73. Ghostbusters: The Video Game

Ghostbusters: The Video Game (2009; Remastered 2019, Switch) by Atari and Mad Dog Games

Let me be frank here: Ghostbusters for NES is an awful, awful game. Although in some ways, I feel like it can be excused a bit for being as primitive as it was (it was based on an old computer game that was ported to many consoles, as the Nerd pointed out in the Ghostbusters episodes), it still was far too difficult, ugly, and had awful controls and concepts. And yet, dare I say it: It was still a better speedrun at it’s core than this game was. But I’ll come back to that in a bit…

The Nerd didn’t really review this game, for what it’s worth: this was a ScrewAttack special that was labelled AVGN, but it was actually James Rolfe himself that reviewed it; the Nerd only cameos for a very short bit in the beginning of the video.  This was a game that barely made it into the Trials, and was probably the game most likely to be cut that squeezed in at the last second.  I can justify this because this IS classic James Rolfe/AVGN era content, before James & Mike Mondays or Board James… this was, like the Contra and SMB1 episodes, a glimpse into the Nerd’s (or rather, James Rolfe’s) mindset with video gaming.  This felt like a game I had to include, and I’m glad I did… kind of…

Let me just say this about Ghostbusters: The Video Game Remastered (which I will not call Remastered any more from here on out; the “remaster” is literally a slight texture improvement and free DLC. It’s the EXACT same game as the original release): playing this as intended is a freaking blast, especially if you’re a Ghostbusters fan.  The graphics aren’t mind-blowing, but they’re nice and represent the characters and the world brilliantly. The music and sound effects are straight from the movies, and the voice acting is some of the best, if not the best, I’ve ever seen in a movie-based game.  Not Lord of the Rings, Matrix, Star Wars, or Harry Potter come close.  With the original cast voicing their characters (including the late Harold Ramis, who co-wrote this alongside Dan Akyroyd), you are glued to the screen whenever any of them speak, and they all do a fantastic job.  The 4 Ghostbusters themselves deliver a performance that should have won them awards or something; it’s amazing!

The gameplay is a mixed bag which leans towards positive: you control an unnamed “rookie” with an experimental proton pack that has many sub-weapons.  The game has a true-to-the-movie ghost trapping mechanic that is SO MUCH FUN™!  Even until the end of the game, the act of blasting ghosts and trapping them NEVER gets old.  What DOES get old, however, are the linear, uninspired level designs and repetitive enemy sets.  You’ll fight the same style ghosts pretty much throughout the majority of this game.  Some fights stand out as brilliant (the Stay Puft Marshmallow Man fight is my favorite boss fight, albeit still far too easy and predictable), while others are almost entirely yawn-enducing.  Though the controls are fluid and well-done, near the end of the game you’ll be surrounded by enemies and with no cover; your player character ragdolls all over the floor, you helpless to stop him, as you and your team are obliterated and you must try again… which doesn’t happen often: even on higher difficulties this game is far too easy if you know what’s coming.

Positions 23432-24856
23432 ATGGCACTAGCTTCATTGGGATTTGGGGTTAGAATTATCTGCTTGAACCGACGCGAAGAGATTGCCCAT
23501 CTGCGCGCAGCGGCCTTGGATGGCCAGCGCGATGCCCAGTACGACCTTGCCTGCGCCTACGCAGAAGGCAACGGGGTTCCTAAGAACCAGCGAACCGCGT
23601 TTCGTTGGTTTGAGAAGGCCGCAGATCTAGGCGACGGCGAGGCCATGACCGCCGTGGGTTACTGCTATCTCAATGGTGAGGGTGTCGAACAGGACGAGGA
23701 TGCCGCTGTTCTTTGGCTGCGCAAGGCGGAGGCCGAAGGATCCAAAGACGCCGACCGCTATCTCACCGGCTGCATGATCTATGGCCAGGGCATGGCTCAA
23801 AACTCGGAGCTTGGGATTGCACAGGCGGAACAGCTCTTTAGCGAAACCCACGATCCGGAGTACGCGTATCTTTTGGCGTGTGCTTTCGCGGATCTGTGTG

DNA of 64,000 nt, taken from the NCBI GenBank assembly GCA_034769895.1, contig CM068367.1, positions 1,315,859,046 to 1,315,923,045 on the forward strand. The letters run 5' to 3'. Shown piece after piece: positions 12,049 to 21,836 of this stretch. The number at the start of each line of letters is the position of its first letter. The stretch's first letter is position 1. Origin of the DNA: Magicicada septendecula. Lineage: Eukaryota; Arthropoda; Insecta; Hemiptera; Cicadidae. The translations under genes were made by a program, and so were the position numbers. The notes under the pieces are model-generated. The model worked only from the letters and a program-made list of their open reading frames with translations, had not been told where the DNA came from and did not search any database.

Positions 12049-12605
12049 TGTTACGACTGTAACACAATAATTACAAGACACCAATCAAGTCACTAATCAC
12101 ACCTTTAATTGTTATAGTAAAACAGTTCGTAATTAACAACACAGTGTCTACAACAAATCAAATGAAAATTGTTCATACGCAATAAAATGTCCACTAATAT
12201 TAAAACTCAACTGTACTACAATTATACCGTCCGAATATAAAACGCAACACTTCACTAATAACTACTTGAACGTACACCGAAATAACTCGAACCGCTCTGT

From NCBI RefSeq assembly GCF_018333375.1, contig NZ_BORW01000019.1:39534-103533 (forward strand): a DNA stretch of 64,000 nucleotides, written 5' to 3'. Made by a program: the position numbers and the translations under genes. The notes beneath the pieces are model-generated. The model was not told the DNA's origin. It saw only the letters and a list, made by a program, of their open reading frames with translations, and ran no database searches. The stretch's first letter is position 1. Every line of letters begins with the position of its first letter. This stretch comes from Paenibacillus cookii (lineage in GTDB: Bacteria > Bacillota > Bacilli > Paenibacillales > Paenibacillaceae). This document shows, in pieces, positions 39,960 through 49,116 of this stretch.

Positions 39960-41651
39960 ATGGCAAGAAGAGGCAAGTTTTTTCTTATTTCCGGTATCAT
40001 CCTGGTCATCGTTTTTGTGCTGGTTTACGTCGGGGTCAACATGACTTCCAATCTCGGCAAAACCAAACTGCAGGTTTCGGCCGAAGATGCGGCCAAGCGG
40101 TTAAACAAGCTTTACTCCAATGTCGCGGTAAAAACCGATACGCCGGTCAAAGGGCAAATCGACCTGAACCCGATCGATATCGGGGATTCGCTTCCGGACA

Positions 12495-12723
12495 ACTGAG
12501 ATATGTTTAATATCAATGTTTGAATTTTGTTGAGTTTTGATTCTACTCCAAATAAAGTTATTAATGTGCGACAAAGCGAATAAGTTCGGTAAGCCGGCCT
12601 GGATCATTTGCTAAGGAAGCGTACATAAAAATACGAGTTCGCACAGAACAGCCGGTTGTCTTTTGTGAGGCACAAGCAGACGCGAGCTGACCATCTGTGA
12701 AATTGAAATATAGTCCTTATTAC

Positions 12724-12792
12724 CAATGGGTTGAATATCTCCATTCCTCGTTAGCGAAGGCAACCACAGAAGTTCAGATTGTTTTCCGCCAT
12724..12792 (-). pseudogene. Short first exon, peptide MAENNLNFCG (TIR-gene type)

Which is where the speedrun comes in: this is almost entirely a bad speedrun.  Save for one technical skip in the library, there are ZERO skips, glitches, or sequence breaks in this entire game.  There is little for speed tech outside of movement tech, which is cumbersome, annoying, and monotonous.  With unskippable cutscenes sometimes (and the ones you CAN skip, you can usually only skip part of them), there is a LOT of waiting around and wasting time.  A good speed game this is not; a run that a top runner can do around 2 hours or so, is probably only about an hour of action.  And although some speedruns can get by these limitations and issues with fun tech and gameplay, the repetitive enemy sets and linear layouts makes for a very paint-by-the-numbers experience that got old for me before I even began my first run, utterly destroying any potential this had to be a good speedrunning experience.

I do not recommend this speedrun to anyone, even hardcore Ghostbusters fans; the casual game is how this title should be experienced.  Honestly; I love this game, but I hate this run.  I’m dead serious when I say this: bustin’ on the NES, as flawed as it is, is a better speedrun then bustin’ on Ghostbusters: The Video Game, and that does not make me feel good.

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